Well-rested versus well-trained doctors: New twist in debate over resident duty hours (Part II)

By Brad Segal

When people fall acutely ill, they deserve a non-sleep deprived doctor—but they also deserve an adequately-trained doctor. There are only so many hours to the day, and so in medical education a resident’s need for self-care must be balanced against the need for maximum clinical exposure. Since 2003, when restrictions to resident duty hours were first enacted, there has been disagreement about how to best navigate the tension. Recently, the debate resurfaced when the Accreditation Council for Graduate Medical Education (ACGME) proposed a change to the policy governing resident duty hour limits. Perhaps the most surprising part of the announcement was that their proposal increased the time limit that interns (first year residents) can care for patients without sleep. The policy ACGME enacted in 2011 had capped interns at 16 hours on-call, and the proposal increases the limit to 28 hours.

In my prior post I raised arguments for and against the proposed changes to duty hour limits. Here I will unpack the conclusions and limitations of the best empirical evidence available to ACGME: the Flexibility in Duty Hour Requirements for Surgical Trainees (FIRST) Trial. Published in the New England Journal of Medicine (NEJM) in 2016, the FIRST Trial randomized 117 surgical residency programs nationwide to have either “standard” duty hour policies, which included the current 16-hour cap on interns, or “flexible” policies, which reflect the recent ACGME proposal. Data were collected from July 2014 to June 2105. The sister-study involving medical residencies nationwide has regrettably not yet published.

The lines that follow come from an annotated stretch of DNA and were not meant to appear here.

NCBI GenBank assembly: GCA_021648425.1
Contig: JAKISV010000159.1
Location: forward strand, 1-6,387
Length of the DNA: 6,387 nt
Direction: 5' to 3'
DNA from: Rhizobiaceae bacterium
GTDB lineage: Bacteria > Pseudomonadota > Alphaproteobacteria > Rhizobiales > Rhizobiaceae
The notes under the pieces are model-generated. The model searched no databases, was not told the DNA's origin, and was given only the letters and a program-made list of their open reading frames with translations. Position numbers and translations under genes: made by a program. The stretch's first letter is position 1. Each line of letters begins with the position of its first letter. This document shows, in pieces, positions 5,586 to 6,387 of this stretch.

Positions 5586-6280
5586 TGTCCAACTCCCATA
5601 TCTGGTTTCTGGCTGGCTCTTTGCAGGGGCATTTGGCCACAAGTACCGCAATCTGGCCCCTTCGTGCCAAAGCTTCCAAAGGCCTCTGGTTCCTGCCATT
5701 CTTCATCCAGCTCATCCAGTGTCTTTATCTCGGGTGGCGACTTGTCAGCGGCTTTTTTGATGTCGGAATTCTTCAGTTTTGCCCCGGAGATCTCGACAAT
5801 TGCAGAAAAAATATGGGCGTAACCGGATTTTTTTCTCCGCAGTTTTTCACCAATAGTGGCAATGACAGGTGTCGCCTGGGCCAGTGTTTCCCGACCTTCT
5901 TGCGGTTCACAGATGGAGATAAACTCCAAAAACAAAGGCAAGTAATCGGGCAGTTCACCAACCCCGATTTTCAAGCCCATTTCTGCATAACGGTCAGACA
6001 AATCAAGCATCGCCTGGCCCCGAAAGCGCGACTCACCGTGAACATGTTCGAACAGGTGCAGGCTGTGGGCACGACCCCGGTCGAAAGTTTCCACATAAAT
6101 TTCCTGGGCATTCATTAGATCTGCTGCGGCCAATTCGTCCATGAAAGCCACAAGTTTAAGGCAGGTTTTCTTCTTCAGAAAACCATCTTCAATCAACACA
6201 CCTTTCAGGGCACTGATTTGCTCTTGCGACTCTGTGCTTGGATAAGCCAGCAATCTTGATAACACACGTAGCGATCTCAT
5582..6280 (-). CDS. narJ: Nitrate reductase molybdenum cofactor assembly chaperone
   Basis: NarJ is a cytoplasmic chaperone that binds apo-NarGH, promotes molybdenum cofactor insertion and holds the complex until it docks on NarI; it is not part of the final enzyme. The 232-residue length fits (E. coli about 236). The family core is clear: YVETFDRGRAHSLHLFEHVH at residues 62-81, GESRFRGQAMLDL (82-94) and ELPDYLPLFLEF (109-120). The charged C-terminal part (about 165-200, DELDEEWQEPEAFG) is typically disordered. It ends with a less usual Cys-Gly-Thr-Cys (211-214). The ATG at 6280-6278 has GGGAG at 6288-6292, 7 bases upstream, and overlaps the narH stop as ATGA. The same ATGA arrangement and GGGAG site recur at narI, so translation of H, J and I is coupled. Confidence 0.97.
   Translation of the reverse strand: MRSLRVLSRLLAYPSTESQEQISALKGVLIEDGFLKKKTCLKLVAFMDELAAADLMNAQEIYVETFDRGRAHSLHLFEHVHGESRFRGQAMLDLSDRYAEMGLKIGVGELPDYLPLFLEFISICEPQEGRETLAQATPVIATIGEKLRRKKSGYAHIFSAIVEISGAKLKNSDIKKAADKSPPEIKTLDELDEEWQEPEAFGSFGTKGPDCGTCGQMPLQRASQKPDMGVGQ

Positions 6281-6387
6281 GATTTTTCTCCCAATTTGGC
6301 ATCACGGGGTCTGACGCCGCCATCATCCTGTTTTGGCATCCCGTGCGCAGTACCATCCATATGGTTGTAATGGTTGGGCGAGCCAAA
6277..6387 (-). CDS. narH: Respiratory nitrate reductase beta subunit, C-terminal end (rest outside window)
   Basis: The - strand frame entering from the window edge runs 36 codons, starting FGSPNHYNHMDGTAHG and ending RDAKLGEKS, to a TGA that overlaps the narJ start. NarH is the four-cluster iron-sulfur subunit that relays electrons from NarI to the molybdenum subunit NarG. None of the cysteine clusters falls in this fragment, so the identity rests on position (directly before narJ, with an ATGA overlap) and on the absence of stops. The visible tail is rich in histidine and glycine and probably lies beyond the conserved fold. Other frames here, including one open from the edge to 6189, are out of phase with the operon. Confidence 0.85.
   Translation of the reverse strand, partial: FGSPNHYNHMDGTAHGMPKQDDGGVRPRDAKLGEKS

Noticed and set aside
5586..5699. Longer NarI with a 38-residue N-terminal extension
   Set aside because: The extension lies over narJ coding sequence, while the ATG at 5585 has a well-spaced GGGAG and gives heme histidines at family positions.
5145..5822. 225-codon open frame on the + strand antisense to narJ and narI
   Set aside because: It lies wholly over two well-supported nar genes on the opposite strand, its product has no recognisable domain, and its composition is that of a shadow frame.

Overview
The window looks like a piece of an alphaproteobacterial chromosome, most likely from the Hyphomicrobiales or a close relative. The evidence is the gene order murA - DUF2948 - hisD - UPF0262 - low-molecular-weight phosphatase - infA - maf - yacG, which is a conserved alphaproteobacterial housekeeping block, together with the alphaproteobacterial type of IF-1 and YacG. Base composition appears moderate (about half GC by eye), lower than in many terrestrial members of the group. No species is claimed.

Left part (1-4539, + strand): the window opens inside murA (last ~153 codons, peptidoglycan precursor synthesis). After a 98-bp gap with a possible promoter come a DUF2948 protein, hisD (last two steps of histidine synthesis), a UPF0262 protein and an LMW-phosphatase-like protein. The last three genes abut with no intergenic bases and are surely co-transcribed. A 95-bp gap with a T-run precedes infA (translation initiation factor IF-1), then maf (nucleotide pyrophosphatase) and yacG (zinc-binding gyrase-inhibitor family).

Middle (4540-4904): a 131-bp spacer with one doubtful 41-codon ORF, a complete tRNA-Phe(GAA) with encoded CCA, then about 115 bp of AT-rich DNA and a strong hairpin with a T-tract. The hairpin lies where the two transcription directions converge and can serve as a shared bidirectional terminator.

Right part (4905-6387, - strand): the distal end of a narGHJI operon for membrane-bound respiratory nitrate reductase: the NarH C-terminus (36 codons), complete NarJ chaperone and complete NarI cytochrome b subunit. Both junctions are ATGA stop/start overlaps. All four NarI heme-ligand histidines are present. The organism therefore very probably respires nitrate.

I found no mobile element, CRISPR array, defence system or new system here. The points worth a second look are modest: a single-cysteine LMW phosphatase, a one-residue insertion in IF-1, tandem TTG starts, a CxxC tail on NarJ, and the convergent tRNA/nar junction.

The FIRST Trial warrant close attention because, like a Rorschach test, different people see different things in the data. For instance, take the finding that neither group caused significantly more or less harm to patients, though shorter duty hours were associated with more handoffs of patient responsibility. Taken at face value, these results neither clearly bolster nor contradict the proposed duty hour changes; yet they are used to both support and undermine the tentative changes to ACGME policy. The study’s first author told NPR that, “We believe the trial results say it’s safe to provide some flexibility in duty hours.” On the other hand, an editorial published in NEJM alongside the study argues that, “The FIRST Trial effectively debunks concerns that patients will suffer as a result of increased handoffs and breaks in the continuity of care.” Is there a right conclusion to draw from the study?

Let’s start by reviewing the results in closer detail. More specifically, endpoints of the study include both objective measures of patient outcomes and self-reported resident views of their duty hours.